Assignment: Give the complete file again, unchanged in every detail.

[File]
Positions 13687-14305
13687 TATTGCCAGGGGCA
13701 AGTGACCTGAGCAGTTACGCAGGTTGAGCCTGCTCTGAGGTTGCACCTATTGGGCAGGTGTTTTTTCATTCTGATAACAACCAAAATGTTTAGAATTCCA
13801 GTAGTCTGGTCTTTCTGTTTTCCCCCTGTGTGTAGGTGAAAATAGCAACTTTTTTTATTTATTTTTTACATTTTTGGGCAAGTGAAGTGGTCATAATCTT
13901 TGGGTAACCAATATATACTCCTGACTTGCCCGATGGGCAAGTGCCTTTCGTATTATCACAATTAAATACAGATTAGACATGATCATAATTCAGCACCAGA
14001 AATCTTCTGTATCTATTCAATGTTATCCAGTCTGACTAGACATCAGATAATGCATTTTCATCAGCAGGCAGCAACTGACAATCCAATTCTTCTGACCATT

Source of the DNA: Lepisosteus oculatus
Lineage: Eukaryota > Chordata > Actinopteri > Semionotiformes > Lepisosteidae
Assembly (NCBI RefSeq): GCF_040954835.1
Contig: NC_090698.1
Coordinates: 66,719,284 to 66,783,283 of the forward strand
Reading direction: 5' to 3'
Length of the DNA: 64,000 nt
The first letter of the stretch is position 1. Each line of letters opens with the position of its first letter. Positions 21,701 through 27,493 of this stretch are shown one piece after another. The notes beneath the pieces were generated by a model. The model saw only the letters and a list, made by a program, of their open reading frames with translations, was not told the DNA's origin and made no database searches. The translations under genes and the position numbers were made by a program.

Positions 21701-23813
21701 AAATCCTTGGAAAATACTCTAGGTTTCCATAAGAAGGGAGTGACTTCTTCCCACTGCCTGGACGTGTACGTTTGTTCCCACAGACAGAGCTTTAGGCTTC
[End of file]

Positions 13687-14305
13687 TATTGCCAGGGGCA
13701 AGTGACCTGAGCAGTTACGCAGGTTGAGCCTGCTCTGAGGTTGCACCTATTGGGCAGGTGTTTTTTCATTCTGATAACAACCAAAATGTTTAGAATTCCA
13801 GTAGTCTGGTCTTTCTGTTTTCCCCCTGTGTGTAGGTGAAAATAGCAACTTTTTTTATTTATTTTTTACATTTTTGGGCAAGTGAAGTGGTCATAATCTT
13901 TGGGTAACCAATATATACTCCTGACTTGCCCGATGGGCAAGTGCCTTTCGTATTATCACAATTAAATACAGATTAGACATGATCATAATTCAGCACCAGA
14001 AATCTTCTGTATCTATTCAATGTTATCCAGTCTGACTAGACATCAGATAATGCATTTTCATCAGCAGGCAGCAACTGACAATCCAATTCTTCTGACCATT

Source of the DNA: Lepisosteus oculatus
Lineage: Eukaryota > Chordata > Actinopteri > Semionotiformes > Lepisosteidae
Assembly (NCBI RefSeq): GCF_040954835.1
Contig: NC_090698.1
Coordinates: 66,719,284 to 66,783,283 of the forward strand
Reading direction: 5' to 3'
Length of the DNA: 64,000 nt
The first letter of the stretch is position 1. Each line of letters opens with the position of its first letter. Positions 21,701 through 27,493 of this stretch are shown one piece after another. The notes beneath the pieces were generated by a model. The model saw only the letters and a list, made by a program, of their open reading frames with translations, was not told the DNA's origin and made no database searches. The translations under genes and the position numbers were made by a program.

Positions 21701-23813
21701 AAATCCTTGGAAAATACTCTAGGTTTCCATAAGAAGGGAGTGACTTCTTCCCACTGCCTGGACGTGTACGTTTGTTCCCACAGACAGAGCTTTAGGCTTC